5 Tips For Eliminating Stress in the Workplace

Nov 07 , 2018

stress

Everybody encounters some form of stress daily, especially in the workplace. While low-to- moderate stress is normal and relatively unharmful, excessive stress can interfere with productivity and performance, impact health and have a negative effect on relationships.

There are steps you can take to protect yourself from the damaging effects of stress. In doing so, you’ll also likely improve your job satisfaction and bolster your well-being in and out of the workplace. It all starts with recognition. Becoming aware of your stress then incorporating these five tips for eliminating stress can change the way you feel every day on the job.

 

Identify Good Stress vs. Bad Stress

Stress isn’t always bad, in fact, it can act as fuel to motivate you through your day. A little bit of stress can help you stay energized, keep your focus and overcome daily obstacles and challenges.

Stress keeps you alert and effective during important meetings or presentations. It can also keep you on time, when an impending deadline is approaching. It becomes unhealthy when elevated levels of stress become the norm and regularly drain your energy.

If you often feel exhausted at the end of the day, your stress levels may be elevated. According to a recent Helpguide.org article, when stress exceeds your ability to cope, it stops being helpful and starts causing damage to your mind and body - as well as to your job satisfaction. If stress on the job is interfering with your work performance, health, or personal life, it’s time to take action.

 

Prioritize Your Physical Well Being

Sleep is so much more powerful than we realize and we often take it for granted. Think back to the last time you had a very productive day and accomplished a lot. Chances are you likely had a good night’s sleep the night before. The converse is also true. Think about the last time you were unproductive and unmotivated. Did sleep play a role? Chances are, a lack of solid sleep negatively impacted your day.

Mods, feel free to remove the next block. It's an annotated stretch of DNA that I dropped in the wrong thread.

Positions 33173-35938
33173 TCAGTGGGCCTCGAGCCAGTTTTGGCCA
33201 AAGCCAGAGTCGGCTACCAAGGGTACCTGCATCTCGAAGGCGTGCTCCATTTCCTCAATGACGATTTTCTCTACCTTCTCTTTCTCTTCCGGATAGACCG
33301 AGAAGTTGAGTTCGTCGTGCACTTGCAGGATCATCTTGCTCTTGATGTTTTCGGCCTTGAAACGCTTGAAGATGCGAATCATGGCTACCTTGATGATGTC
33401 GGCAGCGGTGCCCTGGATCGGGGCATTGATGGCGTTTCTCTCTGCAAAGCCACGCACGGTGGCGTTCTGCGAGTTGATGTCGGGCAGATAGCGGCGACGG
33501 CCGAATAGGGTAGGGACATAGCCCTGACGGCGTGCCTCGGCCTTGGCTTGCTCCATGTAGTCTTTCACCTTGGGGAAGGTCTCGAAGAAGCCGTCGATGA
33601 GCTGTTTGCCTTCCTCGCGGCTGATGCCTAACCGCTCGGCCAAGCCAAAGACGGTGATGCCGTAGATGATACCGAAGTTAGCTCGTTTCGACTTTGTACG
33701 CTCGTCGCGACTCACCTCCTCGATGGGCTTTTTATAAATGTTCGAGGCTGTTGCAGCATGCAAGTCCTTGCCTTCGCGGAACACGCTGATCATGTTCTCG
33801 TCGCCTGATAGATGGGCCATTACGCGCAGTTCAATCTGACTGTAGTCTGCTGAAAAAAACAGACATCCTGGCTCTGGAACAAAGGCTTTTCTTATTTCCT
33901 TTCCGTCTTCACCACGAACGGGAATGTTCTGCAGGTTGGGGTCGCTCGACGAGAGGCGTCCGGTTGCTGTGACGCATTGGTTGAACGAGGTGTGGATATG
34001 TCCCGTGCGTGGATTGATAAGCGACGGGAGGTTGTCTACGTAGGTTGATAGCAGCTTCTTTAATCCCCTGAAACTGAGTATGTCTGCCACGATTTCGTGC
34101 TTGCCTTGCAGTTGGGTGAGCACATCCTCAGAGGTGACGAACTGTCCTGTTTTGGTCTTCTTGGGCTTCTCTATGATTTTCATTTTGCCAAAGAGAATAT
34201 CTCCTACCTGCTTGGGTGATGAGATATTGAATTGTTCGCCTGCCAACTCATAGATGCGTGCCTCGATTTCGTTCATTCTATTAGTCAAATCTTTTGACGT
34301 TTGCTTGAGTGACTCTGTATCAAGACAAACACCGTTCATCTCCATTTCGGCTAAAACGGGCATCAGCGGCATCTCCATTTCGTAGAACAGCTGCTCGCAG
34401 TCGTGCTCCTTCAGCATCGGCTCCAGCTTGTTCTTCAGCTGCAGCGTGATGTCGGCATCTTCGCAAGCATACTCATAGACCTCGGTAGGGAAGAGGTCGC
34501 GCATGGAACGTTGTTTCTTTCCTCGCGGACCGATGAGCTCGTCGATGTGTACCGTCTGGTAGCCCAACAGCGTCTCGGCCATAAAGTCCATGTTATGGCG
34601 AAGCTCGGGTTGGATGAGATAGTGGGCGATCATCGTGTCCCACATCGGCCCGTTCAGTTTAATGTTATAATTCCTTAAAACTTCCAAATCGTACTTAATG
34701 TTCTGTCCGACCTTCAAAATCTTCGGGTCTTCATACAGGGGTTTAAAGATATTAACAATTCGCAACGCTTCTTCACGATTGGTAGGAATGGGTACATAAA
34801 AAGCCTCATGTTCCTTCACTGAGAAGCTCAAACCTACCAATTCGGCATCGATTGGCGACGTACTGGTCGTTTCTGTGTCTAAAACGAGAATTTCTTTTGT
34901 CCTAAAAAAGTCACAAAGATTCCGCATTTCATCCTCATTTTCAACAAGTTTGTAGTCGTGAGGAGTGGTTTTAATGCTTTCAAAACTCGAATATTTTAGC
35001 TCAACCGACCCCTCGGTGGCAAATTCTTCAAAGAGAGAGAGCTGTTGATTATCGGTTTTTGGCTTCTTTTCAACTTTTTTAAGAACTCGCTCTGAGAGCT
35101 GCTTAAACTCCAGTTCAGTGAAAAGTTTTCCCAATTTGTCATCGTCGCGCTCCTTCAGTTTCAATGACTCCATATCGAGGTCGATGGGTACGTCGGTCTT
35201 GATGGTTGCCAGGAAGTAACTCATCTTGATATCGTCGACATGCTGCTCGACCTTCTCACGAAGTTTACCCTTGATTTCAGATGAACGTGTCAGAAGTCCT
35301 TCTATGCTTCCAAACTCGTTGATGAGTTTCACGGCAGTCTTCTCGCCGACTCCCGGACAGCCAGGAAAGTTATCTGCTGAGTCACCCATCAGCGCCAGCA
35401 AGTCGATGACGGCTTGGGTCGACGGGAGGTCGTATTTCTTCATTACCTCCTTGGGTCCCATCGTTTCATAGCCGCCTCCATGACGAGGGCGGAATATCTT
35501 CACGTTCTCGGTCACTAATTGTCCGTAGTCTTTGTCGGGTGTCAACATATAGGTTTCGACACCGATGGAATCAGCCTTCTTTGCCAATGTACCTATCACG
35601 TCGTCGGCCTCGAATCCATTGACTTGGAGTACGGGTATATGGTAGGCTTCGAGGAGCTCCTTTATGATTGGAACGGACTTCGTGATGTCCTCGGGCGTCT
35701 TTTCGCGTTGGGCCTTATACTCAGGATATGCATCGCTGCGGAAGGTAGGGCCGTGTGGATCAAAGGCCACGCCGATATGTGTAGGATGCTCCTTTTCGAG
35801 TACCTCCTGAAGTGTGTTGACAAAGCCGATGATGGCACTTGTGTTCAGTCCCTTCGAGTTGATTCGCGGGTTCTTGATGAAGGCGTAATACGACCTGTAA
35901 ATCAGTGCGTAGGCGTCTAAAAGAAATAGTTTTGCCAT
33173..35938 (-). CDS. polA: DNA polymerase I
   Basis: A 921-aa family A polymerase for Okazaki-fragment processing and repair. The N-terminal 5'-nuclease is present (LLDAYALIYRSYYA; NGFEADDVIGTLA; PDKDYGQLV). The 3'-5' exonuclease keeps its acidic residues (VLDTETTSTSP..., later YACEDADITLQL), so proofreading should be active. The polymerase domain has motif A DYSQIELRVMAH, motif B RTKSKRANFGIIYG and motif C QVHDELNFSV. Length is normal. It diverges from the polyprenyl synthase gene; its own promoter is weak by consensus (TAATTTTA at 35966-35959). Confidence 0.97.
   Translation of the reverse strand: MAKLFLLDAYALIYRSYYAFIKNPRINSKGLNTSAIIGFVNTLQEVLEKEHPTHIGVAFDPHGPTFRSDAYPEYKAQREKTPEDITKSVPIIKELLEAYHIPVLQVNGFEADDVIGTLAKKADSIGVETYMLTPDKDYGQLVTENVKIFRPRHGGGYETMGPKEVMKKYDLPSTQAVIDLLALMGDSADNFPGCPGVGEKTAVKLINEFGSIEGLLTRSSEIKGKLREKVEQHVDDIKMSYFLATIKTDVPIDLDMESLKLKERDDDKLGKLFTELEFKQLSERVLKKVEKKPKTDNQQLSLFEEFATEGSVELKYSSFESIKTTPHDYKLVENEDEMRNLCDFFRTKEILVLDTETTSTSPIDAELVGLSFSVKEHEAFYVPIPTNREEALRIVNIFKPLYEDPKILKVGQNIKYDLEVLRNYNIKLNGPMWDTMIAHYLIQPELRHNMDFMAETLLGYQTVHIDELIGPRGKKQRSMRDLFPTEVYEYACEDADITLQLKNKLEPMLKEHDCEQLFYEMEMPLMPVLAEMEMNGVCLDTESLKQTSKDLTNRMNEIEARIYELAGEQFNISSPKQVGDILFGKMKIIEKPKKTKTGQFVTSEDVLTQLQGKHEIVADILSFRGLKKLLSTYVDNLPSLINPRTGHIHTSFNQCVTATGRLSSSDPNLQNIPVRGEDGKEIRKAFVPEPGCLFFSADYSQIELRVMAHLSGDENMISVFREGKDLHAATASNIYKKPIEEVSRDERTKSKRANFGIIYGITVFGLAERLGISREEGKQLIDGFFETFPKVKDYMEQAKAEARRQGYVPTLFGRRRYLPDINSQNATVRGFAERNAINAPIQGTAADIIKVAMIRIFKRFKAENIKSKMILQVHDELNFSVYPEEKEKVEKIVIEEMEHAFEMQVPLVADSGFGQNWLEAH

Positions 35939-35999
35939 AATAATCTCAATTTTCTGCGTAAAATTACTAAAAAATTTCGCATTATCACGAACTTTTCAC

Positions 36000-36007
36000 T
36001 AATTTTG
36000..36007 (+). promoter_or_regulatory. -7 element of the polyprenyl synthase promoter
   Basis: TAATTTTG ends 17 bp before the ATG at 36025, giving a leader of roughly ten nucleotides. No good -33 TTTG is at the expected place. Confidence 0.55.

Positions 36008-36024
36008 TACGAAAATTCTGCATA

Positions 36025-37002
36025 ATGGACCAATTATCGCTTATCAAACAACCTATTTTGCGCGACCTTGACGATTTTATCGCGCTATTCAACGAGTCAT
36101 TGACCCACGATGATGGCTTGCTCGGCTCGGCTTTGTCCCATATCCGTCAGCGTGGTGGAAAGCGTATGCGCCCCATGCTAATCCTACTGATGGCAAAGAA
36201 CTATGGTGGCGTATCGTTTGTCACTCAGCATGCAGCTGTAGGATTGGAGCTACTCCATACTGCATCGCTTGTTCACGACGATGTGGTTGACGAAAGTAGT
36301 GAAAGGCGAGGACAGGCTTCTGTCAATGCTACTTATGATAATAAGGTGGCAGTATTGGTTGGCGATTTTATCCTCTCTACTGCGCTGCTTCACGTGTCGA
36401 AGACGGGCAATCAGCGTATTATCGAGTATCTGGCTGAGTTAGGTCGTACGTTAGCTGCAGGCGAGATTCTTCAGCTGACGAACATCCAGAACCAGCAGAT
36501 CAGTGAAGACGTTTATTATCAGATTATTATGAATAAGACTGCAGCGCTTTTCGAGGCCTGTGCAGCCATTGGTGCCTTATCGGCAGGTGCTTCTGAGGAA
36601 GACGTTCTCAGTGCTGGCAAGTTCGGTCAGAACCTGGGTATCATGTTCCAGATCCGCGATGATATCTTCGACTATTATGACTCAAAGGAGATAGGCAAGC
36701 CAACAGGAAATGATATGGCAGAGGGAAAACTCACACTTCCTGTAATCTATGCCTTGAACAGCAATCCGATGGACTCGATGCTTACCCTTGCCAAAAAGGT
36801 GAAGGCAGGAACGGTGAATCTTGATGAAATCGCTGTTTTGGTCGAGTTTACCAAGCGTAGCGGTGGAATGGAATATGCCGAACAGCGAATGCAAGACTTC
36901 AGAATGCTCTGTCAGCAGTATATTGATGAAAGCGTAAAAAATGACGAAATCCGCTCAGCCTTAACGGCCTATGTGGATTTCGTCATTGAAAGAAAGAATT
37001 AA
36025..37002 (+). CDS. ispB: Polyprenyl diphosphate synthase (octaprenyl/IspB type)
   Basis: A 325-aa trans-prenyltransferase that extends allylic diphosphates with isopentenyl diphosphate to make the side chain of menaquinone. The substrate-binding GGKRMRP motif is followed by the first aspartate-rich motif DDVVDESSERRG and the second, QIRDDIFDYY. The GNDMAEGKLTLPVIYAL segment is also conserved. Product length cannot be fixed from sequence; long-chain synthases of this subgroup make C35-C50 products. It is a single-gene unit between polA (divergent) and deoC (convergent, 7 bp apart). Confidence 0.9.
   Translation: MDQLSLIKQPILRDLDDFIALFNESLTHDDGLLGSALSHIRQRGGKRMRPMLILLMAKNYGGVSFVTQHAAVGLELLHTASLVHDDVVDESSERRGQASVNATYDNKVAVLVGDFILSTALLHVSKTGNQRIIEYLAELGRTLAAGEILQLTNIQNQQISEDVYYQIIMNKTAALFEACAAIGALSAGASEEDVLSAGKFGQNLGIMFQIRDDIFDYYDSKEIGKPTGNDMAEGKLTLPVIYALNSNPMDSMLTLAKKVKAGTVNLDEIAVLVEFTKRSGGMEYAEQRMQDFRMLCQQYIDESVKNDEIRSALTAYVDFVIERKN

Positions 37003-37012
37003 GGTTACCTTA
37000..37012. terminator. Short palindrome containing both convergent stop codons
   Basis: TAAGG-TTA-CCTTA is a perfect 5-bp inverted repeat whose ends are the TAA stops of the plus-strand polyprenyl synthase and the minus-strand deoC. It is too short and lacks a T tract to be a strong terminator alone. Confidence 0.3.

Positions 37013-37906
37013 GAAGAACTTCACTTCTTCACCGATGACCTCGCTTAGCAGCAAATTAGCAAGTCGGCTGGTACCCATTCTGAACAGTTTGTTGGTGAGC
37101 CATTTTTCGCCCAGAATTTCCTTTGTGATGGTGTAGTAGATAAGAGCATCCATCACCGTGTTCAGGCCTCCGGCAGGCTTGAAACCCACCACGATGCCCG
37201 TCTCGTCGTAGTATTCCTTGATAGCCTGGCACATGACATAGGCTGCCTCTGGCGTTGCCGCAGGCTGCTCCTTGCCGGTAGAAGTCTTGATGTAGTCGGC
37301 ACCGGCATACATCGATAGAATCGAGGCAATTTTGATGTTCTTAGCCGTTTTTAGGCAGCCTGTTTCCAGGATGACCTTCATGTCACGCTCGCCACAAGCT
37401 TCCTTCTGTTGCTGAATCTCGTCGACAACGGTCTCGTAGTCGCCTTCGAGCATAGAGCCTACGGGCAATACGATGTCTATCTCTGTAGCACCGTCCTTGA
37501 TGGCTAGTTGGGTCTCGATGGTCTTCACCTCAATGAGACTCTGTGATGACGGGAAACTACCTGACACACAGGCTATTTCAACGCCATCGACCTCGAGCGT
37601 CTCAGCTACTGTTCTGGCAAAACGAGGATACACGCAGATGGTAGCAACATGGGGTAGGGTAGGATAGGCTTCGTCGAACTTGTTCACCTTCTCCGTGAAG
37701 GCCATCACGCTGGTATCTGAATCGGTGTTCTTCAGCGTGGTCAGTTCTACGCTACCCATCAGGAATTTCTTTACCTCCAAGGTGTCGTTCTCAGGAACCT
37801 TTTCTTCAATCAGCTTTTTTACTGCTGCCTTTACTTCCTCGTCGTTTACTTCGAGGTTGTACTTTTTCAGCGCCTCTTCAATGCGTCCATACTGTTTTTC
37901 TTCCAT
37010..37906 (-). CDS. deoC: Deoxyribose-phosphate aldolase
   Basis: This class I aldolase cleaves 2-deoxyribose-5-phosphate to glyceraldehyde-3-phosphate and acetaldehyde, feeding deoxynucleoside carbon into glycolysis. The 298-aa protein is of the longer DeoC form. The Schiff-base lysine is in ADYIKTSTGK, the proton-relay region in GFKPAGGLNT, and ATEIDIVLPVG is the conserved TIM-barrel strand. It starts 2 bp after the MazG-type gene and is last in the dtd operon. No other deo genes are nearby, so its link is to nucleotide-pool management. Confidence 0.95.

Cortisol is your brain’s main stress related hormone. Keeping cortisol levels in check are key to getting a good night’s sleep. Optimally, you want high cortisol levels upon waking in the morning to help power you through your day. As the day goes on, the levels reduce to their lowest level just before bed. That the idea. However, bad eating habits can have a negative impact on cortisol production.

Avoiding sugars and carbohydrates shortly before bed can positively impact cortisol production. Replacing carb-based snacks with protein-based ones will stop the brain from releasing cortisol in the middle of the night, affecting sleep patterns and making the brain race. You can still have your salty snack, just replace those pretzels with some almonds and see what happens.

Any form of exercise will also help stimulate positive mental activity. In a recent article by David DiSalvo for Forbes, he states, “Just 12 minutes of walking resulted in an increase in joviality, vigor, attentiveness and self-confidence versus the same time spent sitting.” Walking gives you time to think, its own form of a meditative state, while providing positive physical benefits at the same time.

 

Analyze Time Management

Find balance in your life. If you are constantly working, or thinking about work, you are not spending the time needed to relax. If you want to be good while you’re “on” the clock, you have to make time for being “off” of it.

No one should be expected to work 24 hours a day, seven days a week. If you feel as if those are your expectations, it’s time to revisit whether or not you’re in a healthy work environment. Give everything you have while you’re on the clock, but when you’re off the clock, stay off of it and give you attention to your family, friends and most importantly, yourself.